“Crashland” sounds like the stepchild of La Masquerade Infernale with its string arrangements and atmosphere. “Angst” has the glacier-sized keyboards of the band’s early releases with a ferocity not heard since “Radical Cut” featuring Ihsahn. “Warp” is archetypal ARCTURUS with spacey synth, solemn pianos, and non-stop pulsing energy. “Demon” sounds like DEPECHE MODE – in a good way. “The Journey” is new territory with its new age feel. It starts out with electronic beat and violins before segueing with acoustic guitars and ghostly vocals sweeping in and out. “Bane” closes out Arcturian with a strange space carnival caravan, which fits their onstage presentation. It’s also one of the weakest songs on Arcturian.
As far as performances go, the band are at the top of their game. Co-founding member Hellhammer is as godly as he always is. Other co-founding member Sverd dazzles and shows why he is the most legendary synth player in the Norwegian metal scene. Knut Magne Valle‘s first take-improvised guitar solos are perfect. ICS Vortex may be the only one to take a hit for some of his vocal lines. They can come off as off key here and there. But to his credit, he does sing his ass off and sounds good for the most part.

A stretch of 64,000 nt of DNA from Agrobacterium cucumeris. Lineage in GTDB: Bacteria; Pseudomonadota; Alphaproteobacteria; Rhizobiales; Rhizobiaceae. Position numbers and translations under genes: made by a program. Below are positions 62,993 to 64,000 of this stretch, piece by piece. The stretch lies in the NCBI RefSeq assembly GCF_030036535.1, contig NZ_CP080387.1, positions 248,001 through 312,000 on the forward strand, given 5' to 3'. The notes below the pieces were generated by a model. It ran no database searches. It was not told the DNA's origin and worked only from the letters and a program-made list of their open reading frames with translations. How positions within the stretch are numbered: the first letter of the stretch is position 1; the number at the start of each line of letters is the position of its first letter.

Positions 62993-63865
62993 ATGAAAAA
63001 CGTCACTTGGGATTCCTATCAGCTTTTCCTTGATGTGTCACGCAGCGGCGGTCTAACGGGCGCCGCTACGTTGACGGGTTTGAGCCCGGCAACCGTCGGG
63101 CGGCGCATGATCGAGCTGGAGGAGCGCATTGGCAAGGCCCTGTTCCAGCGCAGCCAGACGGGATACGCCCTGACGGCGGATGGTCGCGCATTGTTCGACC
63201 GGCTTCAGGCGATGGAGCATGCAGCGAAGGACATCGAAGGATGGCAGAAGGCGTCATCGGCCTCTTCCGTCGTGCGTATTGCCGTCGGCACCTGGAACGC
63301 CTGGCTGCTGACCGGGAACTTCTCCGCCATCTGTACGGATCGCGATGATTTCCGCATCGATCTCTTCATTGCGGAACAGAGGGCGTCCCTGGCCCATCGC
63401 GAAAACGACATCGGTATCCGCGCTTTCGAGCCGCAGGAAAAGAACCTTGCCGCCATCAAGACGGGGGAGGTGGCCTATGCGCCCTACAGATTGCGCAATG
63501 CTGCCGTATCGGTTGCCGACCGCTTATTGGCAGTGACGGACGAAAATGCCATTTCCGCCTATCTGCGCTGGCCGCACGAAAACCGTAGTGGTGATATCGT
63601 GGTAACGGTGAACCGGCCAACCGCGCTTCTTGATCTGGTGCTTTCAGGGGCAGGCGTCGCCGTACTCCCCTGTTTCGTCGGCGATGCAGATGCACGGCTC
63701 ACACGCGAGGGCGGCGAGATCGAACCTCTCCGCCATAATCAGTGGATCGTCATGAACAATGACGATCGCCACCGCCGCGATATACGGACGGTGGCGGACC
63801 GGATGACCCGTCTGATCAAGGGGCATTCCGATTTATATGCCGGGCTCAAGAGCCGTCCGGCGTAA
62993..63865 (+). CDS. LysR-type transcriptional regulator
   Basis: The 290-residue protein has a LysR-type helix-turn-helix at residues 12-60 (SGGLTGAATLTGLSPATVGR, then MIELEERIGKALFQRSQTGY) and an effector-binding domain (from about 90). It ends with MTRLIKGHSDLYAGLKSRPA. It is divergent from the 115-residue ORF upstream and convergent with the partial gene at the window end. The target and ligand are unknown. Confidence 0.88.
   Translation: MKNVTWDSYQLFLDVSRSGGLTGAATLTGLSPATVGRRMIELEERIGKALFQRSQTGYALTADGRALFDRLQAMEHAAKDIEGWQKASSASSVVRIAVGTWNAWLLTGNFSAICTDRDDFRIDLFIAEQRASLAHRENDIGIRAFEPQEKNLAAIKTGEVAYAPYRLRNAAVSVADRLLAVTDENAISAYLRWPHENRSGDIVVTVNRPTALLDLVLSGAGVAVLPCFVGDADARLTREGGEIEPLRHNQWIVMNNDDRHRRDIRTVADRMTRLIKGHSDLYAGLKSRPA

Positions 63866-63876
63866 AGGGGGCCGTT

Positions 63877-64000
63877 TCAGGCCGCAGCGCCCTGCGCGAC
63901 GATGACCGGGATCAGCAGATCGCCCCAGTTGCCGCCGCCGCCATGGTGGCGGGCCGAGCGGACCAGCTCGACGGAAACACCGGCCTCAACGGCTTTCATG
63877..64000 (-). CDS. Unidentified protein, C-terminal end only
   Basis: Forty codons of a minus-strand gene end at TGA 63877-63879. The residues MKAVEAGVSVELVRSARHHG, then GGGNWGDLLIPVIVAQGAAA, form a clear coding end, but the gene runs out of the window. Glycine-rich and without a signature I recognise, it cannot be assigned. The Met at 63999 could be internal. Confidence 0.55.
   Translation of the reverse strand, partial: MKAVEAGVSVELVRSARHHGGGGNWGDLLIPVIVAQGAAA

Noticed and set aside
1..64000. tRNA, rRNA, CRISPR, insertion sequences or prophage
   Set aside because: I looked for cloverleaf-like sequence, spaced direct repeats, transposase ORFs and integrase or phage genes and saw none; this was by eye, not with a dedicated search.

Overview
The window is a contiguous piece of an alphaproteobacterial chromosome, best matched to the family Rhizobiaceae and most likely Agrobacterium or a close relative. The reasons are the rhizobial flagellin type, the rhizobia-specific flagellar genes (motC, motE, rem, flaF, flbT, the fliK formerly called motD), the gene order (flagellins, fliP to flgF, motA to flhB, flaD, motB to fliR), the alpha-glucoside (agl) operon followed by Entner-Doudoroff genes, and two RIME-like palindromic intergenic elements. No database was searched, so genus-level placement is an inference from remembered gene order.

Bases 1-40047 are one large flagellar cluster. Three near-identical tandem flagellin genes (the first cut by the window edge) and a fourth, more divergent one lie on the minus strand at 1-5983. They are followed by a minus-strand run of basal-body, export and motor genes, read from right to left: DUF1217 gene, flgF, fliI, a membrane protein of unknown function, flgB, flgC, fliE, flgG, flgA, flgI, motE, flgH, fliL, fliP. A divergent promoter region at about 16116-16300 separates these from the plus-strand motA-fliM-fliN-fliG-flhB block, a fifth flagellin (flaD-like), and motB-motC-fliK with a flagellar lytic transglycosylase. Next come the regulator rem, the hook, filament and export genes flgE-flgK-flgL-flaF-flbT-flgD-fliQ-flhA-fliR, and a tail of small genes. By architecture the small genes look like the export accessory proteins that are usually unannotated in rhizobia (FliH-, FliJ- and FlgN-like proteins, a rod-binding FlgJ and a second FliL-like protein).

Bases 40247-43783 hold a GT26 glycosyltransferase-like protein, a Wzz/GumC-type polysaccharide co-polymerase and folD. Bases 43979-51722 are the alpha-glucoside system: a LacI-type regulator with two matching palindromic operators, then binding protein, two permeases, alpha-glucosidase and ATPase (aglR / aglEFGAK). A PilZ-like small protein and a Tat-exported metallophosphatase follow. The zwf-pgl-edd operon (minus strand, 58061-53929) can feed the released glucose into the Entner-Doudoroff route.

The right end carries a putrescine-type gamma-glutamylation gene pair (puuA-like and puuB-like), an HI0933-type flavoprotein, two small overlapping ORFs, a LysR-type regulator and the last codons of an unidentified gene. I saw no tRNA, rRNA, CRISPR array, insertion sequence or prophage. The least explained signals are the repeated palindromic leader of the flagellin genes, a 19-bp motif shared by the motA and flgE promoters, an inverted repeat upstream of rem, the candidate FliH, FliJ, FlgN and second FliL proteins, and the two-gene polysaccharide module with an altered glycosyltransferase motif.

Arcturian is not perfect but overall, it’s a strong return to form. There is a lot to love about it. Welcome back, ARCTURUS. (Prophecy Productions)
MANIMALISM‘s self titled debut is an anachronism of sorts. While the band wrote the album’s material during the span of 1993 to 1999, things did not come together until now. MANIMALISM is never cited as being part of the Norwegian black metal wave that took the world by storm due to their low-key status. The band’s most well known member is guitarist Kim Solve of Trine + Kim Design Studio, who has designed artwork for ULVER, SOLEFALD, and THE WRETCHED END.
Using VED BUENS ENDE, FLEURETY, and recent MAYHEM as reference points, MANIMALISM walk on the strange, eclectic side of Norwegian avant garde metal. The ominous ringing of clean guitars and discordant time signatures meld with heavy, palm muted riffing juxtaposed with crooning vocal stylings. There is a feeling of being dragged away to the twilight zone.
Not only are the individual performances excellent, the live recording-like production make the album a great listening experience. The drumming crashes and bashes with seemingly unexpected yet perfectly timed flurries. The guitar crunch and clean guitar tones are immaculate. For example of great bass playing, check out the awesome basslines on “The Dandified and the Devilfish.”